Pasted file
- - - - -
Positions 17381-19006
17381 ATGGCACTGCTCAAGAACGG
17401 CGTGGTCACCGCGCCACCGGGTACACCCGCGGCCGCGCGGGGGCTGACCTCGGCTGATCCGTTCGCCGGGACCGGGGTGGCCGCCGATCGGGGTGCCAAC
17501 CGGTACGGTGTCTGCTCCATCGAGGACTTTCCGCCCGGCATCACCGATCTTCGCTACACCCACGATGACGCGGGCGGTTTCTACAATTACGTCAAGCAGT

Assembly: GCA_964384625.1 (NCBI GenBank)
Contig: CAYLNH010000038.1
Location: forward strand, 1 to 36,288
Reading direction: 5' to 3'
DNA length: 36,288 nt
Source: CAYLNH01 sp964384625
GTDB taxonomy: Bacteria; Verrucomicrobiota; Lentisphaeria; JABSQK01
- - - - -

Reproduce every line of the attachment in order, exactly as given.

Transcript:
Positions 17381-19006
17381 ATGGCACTGCTCAAGAACGG
17401 CGTGGTCACCGCGCCACCGGGTACACCCGCGGCCGCGCGGGGGCTGACCTCGGCTGATCCGTTCGCCGGGACCGGGGTGGCCGCCGATCGGGGTGCCAAC
17501 CGGTACGGTGTCTGCTCCATCGAGGACTTTCCGCCCGGCATCACCGATCTTCGCTACACCCACGATGACGCGGGCGGTTTCTACAATTACGTCAAGCAGT

Assembly: GCA_964384625.1 (NCBI GenBank)
Contig: CAYLNH010000038.1
Location: forward strand, 1 to 36,288
Reading direction: 5' to 3'
DNA length: 36,288 nt
Source: CAYLNH01 sp964384625
GTDB taxonomy: Bacteria; Verrucomicrobiota; Lentisphaeria; JABSQK01